WORDS: ELLIOTT HUGHES | PHOTOS: AUTHOR
The last time I drove a Land Rover Defender was back in March, just as a cold snap had blanketed the UK under a thick layer of snow. On that occasion, I was tillering a Defender 90 up to JLR’s off-road facility in Skipton, North Yorkshire, and I expected the inclement weather and 114-mile journey to provide a stern real-world test for the three-door Landie.
Four months later, I’m once again sitting behind the wheel of a new Defender, and in this instance, it’s the gargantuan eight-seater 130 model. There’s a slight feeling of déjà vu; a storm is battering the UK, and, once again, I’m about to embark on a long journey. My destination is the Goodwood Festival of Speed, some 200 miles away. Oh, and it’s also 4.30am on a Sunday morning. A stern test indeed.
From the safety of the Defender, the sight of soggy Caterham drivers gallantly navigating through spray plumes is enough to induce guilt
All too often, it’s on occasions such as these that my romantic notion of peacefully soaking up the miles while being lulled by a gratuitously nerdy motoring podcast is swiftly shattered. The roads are busier than expected. Other drivers dangerously undertake, pointlessly jostling for position. Tiredness sets in. Before long, I’ll be slumped in a Shell garage, drowning my sorrows with Red Bull.
So, with that perhaps melodramatic preamble out the way, it’s time to take a deep breath, wrap my left hand around the stubby shifter and select ‘Drive’. At least my new ‘home’ for the next few hours is comfortable and accommodating – the interior of this D300 HSE X-Dynamic model feels worlds away from that of the original Defender, which, in modern terms, had all the comfort and luxury of a Neolithic cave.
The shifter, seats, centre console and steering wheel are all trimmed in leather. Elsewhere, there’s a combination of durable vulcanised rubber and soft-touch plastics. The cabin space is generous, too; there are plenty of cupholders, the door bins and centre console are cavernous, and there’s a useful cubby that runs below the structural beam forming the dashboard.
Another surprisingly useful feature on a morning such as this is the panoramic sunroof, which is standard on all 130 models. Not only does it brighten up the Landie’s dark interior, but the added sunlight also helps trick my sleep-deprived body into some sort of wakefulness. All in all, the interior design treads deftly between functionality and luxury.
The only obvious drawback of this 130 model is that if you’re using the rear row of seats, the boot space is inadequate for eight people. Fold them down, and there’s an annoying bump in the boot floor, which makes loading and unloading more difficult than it should be. That said, each seat is genuinely usable, with more than enough room for my 6ft frame.
As I navigate through Nottingham, the city is deserted, save for the occasional staggering reveller looking somewhat worse for wear from the night before. The Defender, meanwhile, wafts through the eerily quiet streets, the shifts from its eight-speed ZF automatic transmission almost imperceptible. In town, the steering, brakes and ride feel very similar to those of the 90, and it’s only when navigating junctions and mini-roundabouts that I become aware of this car’s massive 5.3-metre length.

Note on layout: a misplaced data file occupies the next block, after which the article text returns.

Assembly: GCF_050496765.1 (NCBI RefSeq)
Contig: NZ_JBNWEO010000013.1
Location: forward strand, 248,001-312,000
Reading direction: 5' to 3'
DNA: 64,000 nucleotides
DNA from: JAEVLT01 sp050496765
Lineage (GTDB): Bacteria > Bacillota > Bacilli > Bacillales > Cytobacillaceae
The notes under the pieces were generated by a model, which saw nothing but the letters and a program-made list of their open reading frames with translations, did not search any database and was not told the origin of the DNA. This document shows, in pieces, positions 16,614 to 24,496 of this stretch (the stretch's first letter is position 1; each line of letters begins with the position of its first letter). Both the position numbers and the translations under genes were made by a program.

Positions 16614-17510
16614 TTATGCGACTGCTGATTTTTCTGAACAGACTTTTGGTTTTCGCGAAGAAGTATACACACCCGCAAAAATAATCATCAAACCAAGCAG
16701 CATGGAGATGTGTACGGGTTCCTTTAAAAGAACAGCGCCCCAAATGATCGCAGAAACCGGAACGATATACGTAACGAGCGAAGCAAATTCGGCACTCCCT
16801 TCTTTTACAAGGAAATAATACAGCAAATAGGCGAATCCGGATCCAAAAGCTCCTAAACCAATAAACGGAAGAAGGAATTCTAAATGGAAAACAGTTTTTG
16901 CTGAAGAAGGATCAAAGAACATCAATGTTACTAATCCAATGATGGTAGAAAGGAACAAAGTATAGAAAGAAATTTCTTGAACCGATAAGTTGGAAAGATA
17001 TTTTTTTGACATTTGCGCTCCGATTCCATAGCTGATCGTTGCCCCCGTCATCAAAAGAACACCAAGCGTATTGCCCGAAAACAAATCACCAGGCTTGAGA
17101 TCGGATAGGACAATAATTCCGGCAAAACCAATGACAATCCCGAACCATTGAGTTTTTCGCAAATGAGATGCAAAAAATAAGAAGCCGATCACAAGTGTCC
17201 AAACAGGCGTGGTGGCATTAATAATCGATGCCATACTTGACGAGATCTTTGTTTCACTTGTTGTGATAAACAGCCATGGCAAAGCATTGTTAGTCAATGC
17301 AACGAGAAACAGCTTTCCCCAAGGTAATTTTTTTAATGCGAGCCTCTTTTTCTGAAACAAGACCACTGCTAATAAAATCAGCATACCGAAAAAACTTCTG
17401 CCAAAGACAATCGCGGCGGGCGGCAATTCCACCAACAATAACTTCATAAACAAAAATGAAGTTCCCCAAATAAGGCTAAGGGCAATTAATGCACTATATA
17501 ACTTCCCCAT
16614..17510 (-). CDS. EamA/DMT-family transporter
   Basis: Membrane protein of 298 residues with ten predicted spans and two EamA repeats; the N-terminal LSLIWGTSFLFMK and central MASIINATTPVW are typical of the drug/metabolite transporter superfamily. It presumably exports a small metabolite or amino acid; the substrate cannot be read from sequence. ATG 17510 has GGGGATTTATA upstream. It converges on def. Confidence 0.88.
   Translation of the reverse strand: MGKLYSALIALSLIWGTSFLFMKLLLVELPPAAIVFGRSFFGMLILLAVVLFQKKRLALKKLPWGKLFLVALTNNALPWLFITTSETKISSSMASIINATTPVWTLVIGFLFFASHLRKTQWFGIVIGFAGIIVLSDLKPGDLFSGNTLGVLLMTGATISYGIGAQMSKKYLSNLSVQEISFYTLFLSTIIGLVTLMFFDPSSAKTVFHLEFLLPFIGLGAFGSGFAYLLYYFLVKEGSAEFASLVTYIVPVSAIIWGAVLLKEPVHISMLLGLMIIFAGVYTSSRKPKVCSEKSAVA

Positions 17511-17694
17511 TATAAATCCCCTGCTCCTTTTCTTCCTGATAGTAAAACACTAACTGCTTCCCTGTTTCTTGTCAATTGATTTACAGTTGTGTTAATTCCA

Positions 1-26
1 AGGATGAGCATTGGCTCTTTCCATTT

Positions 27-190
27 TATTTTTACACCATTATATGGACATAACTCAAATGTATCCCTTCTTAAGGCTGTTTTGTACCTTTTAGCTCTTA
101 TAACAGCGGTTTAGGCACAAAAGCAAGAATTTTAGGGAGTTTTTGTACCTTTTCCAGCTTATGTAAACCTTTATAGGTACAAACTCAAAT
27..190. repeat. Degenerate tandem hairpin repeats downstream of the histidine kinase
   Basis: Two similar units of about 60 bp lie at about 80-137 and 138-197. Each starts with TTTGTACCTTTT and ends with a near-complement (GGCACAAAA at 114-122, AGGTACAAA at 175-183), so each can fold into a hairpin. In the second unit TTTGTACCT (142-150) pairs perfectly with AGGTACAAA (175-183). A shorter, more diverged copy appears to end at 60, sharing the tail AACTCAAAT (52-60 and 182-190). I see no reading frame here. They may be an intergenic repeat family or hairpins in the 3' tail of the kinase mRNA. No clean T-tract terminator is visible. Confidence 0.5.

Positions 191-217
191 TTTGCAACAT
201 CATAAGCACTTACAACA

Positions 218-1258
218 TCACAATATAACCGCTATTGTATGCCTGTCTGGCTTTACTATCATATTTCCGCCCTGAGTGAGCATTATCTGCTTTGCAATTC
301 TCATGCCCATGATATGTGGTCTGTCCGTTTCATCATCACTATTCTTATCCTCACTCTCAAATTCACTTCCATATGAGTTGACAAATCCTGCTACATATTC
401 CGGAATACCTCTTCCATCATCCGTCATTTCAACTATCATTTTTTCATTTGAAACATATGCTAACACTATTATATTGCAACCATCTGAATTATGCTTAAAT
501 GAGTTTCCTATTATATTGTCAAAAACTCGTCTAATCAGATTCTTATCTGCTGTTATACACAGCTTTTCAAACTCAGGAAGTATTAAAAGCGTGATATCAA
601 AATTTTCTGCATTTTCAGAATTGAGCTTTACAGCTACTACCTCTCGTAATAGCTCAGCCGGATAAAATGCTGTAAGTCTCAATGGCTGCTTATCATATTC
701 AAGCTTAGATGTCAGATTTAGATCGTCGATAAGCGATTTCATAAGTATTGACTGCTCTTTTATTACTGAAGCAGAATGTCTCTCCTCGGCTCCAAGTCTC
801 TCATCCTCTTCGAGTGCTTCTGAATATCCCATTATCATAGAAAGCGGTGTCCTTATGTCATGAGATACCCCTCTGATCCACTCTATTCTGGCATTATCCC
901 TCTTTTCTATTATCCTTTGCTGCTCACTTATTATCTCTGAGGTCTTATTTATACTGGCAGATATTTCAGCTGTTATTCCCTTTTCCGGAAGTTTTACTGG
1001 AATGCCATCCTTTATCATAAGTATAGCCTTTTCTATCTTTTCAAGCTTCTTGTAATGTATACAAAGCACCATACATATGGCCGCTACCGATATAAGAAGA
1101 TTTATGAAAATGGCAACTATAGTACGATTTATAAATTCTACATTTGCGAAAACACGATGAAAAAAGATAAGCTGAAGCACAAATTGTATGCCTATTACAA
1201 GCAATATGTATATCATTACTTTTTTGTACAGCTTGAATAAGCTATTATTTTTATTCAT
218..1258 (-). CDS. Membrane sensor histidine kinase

Once free from the constraints of the city streets, I allow it to stretch its legs for a long stint along the A46, before meandering onto the M40. The mild-hybrid diesel 3.0-litre straight-six develops 300bhp and 480lb ft, making it effortless to get up to motorway speed. Moreover, the turn of pace is surprising for such a big car that weighs 2664kg; 0-62mph is dealt with in 6.7 seconds, and the top speed is limited to 122mph.
As the miles accumulate, it becomes clear that this is a surprisingly good machine for a long motorway slog. The seat is very comfortable, and you sit in a high, imperious position and can see the roof of virtually any vehicle. Fully independent air-suspension cossets you over bumps, radar-guided cruise control means you aren’t constantly adjusting your speed, and blind-spot-monitoring wing mirrors prevent you from inadvertently wiping a low-slung car out of the middle lane.
A highlight of driving to the FoS at an ungodly hour is the array of interesting cars I see making the same pilgrimage; a replica C-type Jaguar, a Porsche 911 of 1960s vintage, all manner of supercars, JDM tuners, fast Fords and everything in between. From the safety of the Defender, the sight of soggy Caterham drivers gallantly navigating through spray plumes is enough to induce guilt.
Unfortunately, I have no plans for actual off-roading during my weekend with the 130. Even so, the soaking grass field that comprises the car park still presents some sort of challenge – particularly as the weather was so bad yesterday, the Festival of Speed was actually cancelled for 24 hours. Shod in all-season tyres, the 130 doesn’t flinch. Some lead-footedness on my part is enough to make the car squirm, but that’s about as dramatic as it gets.
After parking up and setting off up towards the ticket office, two things become obvious. Firstly, I feel far fresher than expected after a five-hour journey and running on limited sleep. Secondly, it’s clear that, as with the 90, this is a car with a breadth of abilities that few rivals can match; it’s brisk, comfortable, refined, can carry eight people, can tow 3000kg, and is – I assume – very good off-road. It might not be the sharpest driving machine, but it’s a compelling vehicle if you need something comfortable yet practical that can tow your classic car.
Another 200 miles back make it even clearer: the Defender 130 has passed the test.
The Land Rover Defender 130 D300 X-Dynamic HSE starts from £81,365.
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